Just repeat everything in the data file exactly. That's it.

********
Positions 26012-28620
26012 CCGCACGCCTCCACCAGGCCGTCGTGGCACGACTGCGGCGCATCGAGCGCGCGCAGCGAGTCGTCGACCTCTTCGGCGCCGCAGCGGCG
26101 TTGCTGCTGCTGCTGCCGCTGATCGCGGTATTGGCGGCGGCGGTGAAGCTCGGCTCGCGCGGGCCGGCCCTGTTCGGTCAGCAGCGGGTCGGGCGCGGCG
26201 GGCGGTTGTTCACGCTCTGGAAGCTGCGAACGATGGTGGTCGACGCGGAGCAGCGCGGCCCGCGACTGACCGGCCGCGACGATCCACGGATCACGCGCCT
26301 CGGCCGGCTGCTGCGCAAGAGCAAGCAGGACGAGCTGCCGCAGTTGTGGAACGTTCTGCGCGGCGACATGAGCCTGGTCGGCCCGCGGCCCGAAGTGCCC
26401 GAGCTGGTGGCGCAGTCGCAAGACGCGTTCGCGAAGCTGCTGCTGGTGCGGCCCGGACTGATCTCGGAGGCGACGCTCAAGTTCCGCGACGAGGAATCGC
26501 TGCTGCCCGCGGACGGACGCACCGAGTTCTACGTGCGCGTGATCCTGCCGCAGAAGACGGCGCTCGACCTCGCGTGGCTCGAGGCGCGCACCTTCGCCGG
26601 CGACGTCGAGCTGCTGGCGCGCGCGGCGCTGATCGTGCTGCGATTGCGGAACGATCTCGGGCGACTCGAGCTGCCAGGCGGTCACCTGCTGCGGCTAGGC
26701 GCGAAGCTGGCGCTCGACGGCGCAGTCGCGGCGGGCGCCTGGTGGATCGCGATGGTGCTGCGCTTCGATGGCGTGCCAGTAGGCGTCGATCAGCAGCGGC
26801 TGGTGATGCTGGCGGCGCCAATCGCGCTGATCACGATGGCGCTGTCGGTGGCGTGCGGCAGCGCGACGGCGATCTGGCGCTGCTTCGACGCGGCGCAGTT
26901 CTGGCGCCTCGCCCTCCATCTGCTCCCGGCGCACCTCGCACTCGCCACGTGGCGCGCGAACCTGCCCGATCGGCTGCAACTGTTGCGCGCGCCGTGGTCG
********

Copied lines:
Positions 26012-28620
26012 CCGCACGCCTCCACCAGGCCGTCGTGGCACGACTGCGGCGCATCGAGCGCGCGCAGCGAGTCGTCGACCTCTTCGGCGCCGCAGCGGCG
26101 TTGCTGCTGCTGCTGCCGCTGATCGCGGTATTGGCGGCGGCGGTGAAGCTCGGCTCGCGCGGGCCGGCCCTGTTCGGTCAGCAGCGGGTCGGGCGCGGCG
26201 GGCGGTTGTTCACGCTCTGGAAGCTGCGAACGATGGTGGTCGACGCGGAGCAGCGCGGCCCGCGACTGACCGGCCGCGACGATCCACGGATCACGCGCCT
26301 CGGCCGGCTGCTGCGCAAGAGCAAGCAGGACGAGCTGCCGCAGTTGTGGAACGTTCTGCGCGGCGACATGAGCCTGGTCGGCCCGCGGCCCGAAGTGCCC
26401 GAGCTGGTGGCGCAGTCGCAAGACGCGTTCGCGAAGCTGCTGCTGGTGCGGCCCGGACTGATCTCGGAGGCGACGCTCAAGTTCCGCGACGAGGAATCGC
26501 TGCTGCCCGCGGACGGACGCACCGAGTTCTACGTGCGCGTGATCCTGCCGCAGAAGACGGCGCTCGACCTCGCGTGGCTCGAGGCGCGCACCTTCGCCGG
26601 CGACGTCGAGCTGCTGGCGCGCGCGGCGCTGATCGTGCTGCGATTGCGGAACGATCTCGGGCGACTCGAGCTGCCAGGCGGTCACCTGCTGCGGCTAGGC
26701 GCGAAGCTGGCGCTCGACGGCGCAGTCGCGGCGGGCGCCTGGTGGATCGCGATGGTGCTGCGCTTCGATGGCGTGCCAGTAGGCGTCGATCAGCAGCGGC
26801 TGGTGATGCTGGCGGCGCCAATCGCGCTGATCACGATGGCGCTGTCGGTGGCGTGCGGCAGCGCGACGGCGATCTGGCGCTGCTTCGACGCGGCGCAGTT
26901 CTGGCGCCTCGCCCTCCATCTGCTCCCGGCGCACCTCGCACTCGCCACGTGGCGCGCGAACCTGCCCGATCGGCTGCAACTGTTGCGCGCGCCGTGGTCG